US video shows how churches minimise the voices of female victims

Note to Readers: This story contains details of incidents of child sexual abuse, sexual abuse and clerical abuse and may be upsetting for some readers. If that is you, feel free to give this story a miss.

A video circulating on Facebook shines a light on how disturbing stories of abuse in the church continue to be hidden until forced into the open.

In the video, Pastor John Lowe II of New Life Christian Church in Warsaw, Indiana, receives a standing ovation after he confesses to his congregation that he committed adultery 20 years previously and the relationship continued for “far too long”.

“I have no defence,” he said. “I committed the adultery. To say it plainly: I didn’t make a mistake. I didn’t have an issue. I didn’t have an affair. I didn’t make a misjudgment. I sinned. I need to say that and you need to hear it.”

After asking the congregation for forgiveness for the “deep wound” he had caused, and saying he would step down, the congregation rose to its feet and applauded him.

The moment was reminiscent of when Andy Savage’s megachurch gave him a standing ovation after his confession, which minimized his sexual assault of a 17-year-old.

“You did things to my body that had never and should never have been done.” – Abuse victim

Immediately, though, the mood changed when a woman came to the microphone with her husband and gave a much darker reading of the situation.

She said she had been victimised by Lowe when she was 16 and had “lived in a prison” for 27 years.

“You did things to my body that had never and should never have been done,” she said, as male members of the church including the Pastor’s son crowded around her, seeking her silence.

“The church needs to know the truth. This church has been built on lies, but no more. The lies need to stop.”

A statement from the church this week clarified that “the long-held secret first came to light when a woman in the church came forward and disclosed the relationship to various people in the church.

“When confronted by others in church leadership concerning that report, Pastor Lowe confessed privately that the adultery did, in fact, occur. The woman in question and her family did attend together and addressed the congregation, indicating that improper sexual conduct first occurred when she was 16 years of age and continued into her twenties. She tearfully described living with deep shame and pain over the ensuing years.”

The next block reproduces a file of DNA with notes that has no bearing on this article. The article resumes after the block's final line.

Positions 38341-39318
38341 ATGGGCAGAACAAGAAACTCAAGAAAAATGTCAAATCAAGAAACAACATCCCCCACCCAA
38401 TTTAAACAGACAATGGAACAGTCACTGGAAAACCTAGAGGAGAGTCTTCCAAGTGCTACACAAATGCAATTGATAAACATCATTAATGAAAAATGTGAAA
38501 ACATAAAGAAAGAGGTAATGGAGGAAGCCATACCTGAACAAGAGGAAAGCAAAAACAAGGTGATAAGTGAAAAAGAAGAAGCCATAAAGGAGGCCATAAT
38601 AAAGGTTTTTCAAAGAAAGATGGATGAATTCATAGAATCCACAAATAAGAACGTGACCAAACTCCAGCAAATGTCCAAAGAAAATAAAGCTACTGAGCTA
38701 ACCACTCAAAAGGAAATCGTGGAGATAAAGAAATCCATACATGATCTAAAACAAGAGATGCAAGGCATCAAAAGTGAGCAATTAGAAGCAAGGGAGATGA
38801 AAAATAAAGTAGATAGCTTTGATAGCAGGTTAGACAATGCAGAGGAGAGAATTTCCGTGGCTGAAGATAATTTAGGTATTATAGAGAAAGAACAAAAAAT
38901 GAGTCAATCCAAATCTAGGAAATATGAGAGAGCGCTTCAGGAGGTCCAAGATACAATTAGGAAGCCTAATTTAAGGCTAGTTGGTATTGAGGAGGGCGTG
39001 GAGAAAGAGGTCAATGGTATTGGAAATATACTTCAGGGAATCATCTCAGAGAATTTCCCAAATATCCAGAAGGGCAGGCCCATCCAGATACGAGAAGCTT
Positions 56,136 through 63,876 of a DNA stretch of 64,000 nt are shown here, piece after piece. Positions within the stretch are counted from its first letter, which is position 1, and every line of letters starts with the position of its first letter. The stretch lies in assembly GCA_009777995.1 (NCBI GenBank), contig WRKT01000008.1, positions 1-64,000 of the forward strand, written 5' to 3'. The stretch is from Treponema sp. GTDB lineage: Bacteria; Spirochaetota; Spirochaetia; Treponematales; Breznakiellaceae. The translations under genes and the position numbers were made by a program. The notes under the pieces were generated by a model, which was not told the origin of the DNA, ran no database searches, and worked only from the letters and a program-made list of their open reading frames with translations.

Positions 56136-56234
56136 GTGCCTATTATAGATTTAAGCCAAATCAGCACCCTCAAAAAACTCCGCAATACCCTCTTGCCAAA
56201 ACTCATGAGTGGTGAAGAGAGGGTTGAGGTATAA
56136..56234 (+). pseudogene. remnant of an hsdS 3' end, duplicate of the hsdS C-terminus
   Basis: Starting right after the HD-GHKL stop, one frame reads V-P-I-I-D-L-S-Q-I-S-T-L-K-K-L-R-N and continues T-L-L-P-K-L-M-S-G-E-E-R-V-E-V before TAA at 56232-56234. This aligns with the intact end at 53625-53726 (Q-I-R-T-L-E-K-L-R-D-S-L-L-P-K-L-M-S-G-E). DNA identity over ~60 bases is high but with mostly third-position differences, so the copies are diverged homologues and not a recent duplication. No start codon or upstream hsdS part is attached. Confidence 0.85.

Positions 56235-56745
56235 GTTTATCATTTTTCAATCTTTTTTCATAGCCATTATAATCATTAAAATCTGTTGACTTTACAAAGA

Eternity is reporting this story not to spread gossip but to highlight the way churches can be complicit in shaming and minimising the voices of women who are victims of sexual abuse.

It was only after the woman’s husband took the microphone and said what happened was far above adultery and threw down the chastity ring his wife had worn while the Pastor was having sex with her, that members of the congregation demanded that Lowe answer the allegations.

“Churches are ill-equipped because we focus on forgiveness rather than accountability.” – Kylie Maddox Pidgeon

Christian psychologist Kylie Maddox Pidgeon spoke about this phenomenon during a recent webinar on domestic violence in the Anglican Church.

“I’m reminded of a study that was discussed in The Conversation in 2019 that outlined some of the ways that churches are complicit. And when I read it, it gave voice to what the women in my counselling room were saying,” she said.

“And it was saying things like churches are ill-equipped because we focus on forgiveness rather than accountability which just places more responsibility on the victim or the survivor to get over it or to forgive him.

“Churches can have cultures of prioritising men’s voices, whether it’s preaching, teaching, or leadership, which creates an unconscious bias, that men are more credible or men are more likely to be believed. Whereas actually, all the research tells us that we need to believe the women.

“And [the abuse] has probably been going on for longer because she’s not used to being believed in that church environment. The layers about women should submit to men and women shouldn’t be preachers and teachers can cause women who are experiencing violence to have those extra lives of voicelessness. ‘I don’t have a position here; I’m not trusted or not believed. I don’t have a platform to speak out about what’s happening to me.’”

If you have been impacted by sexual assault, domestic or family violence and abuse, a 24 hour, confidential information, counselling and support service is available in Australia by telephoning 1800 RESPECT (i.e. 1800 737 732), along with an online chat service. Please call 000 if you are in danger.